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March 23, 2012, 08:33:10 PM
 #494

If you're a government, or a bank, trying to kill bitcoin, the way to kill interest in bitcoin is simple - kill the value of the coin. At $41M market cap, it wouldn't be hard to kill it with money, no need whatsoever for hash power. That's way too much work. No need to slow transactions, too much work again.
Acquire coins, dump 'em, tank the market. At the level of trillions vs. millions, it doesn't take much effort to do this.  Do it a few times, and no one wants to hold that asset. Oh, and maybe stop allowing transactions related to it, but that's probably secondary.

And how exactly would you go about acquiring the necessary sizeable pile of coins?

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March 23, 2012, 08:58:00 PM
 #495

Here's another way to think about this:

Satoshi was quite clear that it was reasonable for each miner to set a fee threshold for transactions to be included in their blocks, and that a market would develop amongst miners.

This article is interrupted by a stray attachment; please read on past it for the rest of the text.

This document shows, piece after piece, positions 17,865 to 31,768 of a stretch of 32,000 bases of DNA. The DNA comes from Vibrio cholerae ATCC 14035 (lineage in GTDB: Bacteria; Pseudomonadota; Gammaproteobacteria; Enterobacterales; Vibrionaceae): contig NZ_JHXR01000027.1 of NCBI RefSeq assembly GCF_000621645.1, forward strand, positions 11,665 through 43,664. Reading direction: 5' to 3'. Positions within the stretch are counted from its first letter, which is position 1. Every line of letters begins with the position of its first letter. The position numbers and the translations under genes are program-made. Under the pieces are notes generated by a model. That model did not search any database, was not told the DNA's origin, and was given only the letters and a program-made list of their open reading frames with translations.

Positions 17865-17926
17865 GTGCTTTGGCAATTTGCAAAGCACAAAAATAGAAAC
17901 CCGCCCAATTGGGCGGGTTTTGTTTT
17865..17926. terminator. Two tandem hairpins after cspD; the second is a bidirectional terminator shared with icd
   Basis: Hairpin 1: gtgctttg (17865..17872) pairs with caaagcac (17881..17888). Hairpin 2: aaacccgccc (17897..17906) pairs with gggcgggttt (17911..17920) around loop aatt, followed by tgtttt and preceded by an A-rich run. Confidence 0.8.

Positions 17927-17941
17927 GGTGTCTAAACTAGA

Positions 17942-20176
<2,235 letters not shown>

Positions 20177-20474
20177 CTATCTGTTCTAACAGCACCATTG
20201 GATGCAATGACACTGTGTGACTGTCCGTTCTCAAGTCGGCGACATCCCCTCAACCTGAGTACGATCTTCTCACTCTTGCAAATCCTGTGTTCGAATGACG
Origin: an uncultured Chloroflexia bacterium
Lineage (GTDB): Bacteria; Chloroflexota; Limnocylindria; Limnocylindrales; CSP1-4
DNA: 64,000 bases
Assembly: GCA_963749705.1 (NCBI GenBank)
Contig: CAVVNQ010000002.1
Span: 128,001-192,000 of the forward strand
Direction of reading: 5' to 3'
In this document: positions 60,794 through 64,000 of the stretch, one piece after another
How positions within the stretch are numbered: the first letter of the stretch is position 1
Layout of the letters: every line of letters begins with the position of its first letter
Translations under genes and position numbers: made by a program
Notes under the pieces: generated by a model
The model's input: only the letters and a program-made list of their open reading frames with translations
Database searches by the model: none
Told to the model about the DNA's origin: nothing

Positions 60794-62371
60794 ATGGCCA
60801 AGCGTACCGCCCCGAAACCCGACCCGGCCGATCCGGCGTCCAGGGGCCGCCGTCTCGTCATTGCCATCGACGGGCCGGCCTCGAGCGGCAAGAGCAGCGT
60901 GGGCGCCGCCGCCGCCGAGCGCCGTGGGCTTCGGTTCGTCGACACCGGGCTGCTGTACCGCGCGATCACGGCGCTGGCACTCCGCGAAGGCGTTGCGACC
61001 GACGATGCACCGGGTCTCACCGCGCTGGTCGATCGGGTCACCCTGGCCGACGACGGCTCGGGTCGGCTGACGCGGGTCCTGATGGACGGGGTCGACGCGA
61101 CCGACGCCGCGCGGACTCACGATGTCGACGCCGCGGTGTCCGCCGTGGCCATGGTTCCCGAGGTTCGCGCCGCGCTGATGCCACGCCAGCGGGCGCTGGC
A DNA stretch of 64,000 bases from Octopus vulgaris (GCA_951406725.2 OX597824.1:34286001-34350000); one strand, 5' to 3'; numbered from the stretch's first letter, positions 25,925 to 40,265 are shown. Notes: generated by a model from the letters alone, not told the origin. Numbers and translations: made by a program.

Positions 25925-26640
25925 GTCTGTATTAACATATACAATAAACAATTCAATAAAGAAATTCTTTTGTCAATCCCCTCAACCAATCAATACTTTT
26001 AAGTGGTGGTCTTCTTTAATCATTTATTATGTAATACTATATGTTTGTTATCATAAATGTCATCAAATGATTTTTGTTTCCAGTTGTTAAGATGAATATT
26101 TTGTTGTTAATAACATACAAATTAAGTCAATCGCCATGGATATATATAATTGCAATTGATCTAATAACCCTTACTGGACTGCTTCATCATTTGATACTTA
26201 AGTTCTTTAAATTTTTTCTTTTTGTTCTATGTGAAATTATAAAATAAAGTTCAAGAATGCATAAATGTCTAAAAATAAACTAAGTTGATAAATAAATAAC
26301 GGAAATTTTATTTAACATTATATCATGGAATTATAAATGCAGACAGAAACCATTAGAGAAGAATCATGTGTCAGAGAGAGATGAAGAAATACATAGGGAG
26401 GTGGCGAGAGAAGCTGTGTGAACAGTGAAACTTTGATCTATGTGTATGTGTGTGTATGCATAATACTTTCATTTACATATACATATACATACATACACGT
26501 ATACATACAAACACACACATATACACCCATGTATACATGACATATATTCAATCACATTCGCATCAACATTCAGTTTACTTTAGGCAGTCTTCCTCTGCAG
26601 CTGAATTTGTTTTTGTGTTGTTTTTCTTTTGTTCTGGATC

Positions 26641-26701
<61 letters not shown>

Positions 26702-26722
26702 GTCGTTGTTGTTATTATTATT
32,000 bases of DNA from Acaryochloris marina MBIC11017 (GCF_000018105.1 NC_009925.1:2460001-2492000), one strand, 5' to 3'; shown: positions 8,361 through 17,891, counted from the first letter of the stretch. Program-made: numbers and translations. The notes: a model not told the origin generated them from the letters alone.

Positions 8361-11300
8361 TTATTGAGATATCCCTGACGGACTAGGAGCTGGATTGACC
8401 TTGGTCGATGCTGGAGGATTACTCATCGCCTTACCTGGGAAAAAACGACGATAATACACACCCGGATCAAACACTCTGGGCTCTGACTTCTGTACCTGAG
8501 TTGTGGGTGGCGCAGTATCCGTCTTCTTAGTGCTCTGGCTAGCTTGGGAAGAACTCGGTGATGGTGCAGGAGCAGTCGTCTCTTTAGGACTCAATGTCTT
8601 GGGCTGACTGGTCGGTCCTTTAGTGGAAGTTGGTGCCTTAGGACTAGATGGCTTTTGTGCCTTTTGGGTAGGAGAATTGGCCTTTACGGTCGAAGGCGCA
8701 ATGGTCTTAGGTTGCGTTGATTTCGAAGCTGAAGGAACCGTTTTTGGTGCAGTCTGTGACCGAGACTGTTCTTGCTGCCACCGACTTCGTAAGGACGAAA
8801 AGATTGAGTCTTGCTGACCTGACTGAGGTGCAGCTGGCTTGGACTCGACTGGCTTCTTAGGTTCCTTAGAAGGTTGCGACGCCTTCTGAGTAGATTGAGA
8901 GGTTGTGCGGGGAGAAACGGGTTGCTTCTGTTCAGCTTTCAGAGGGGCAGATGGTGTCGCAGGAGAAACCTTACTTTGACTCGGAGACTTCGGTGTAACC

So mystery miner's actions are no different from a miner who sets a fee threshold of 21 million bitcoins to include a transaction in the mined block.
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March 23, 2012, 09:19:19 PM
 #496

If you're a government, or a bank, trying to kill bitcoin, the way to kill interest in bitcoin is simple - kill the value of the coin. At $41M market cap, it wouldn't be hard to kill it with money, no need whatsoever for hash power. That's way too much work. No need to slow transactions, too much work again.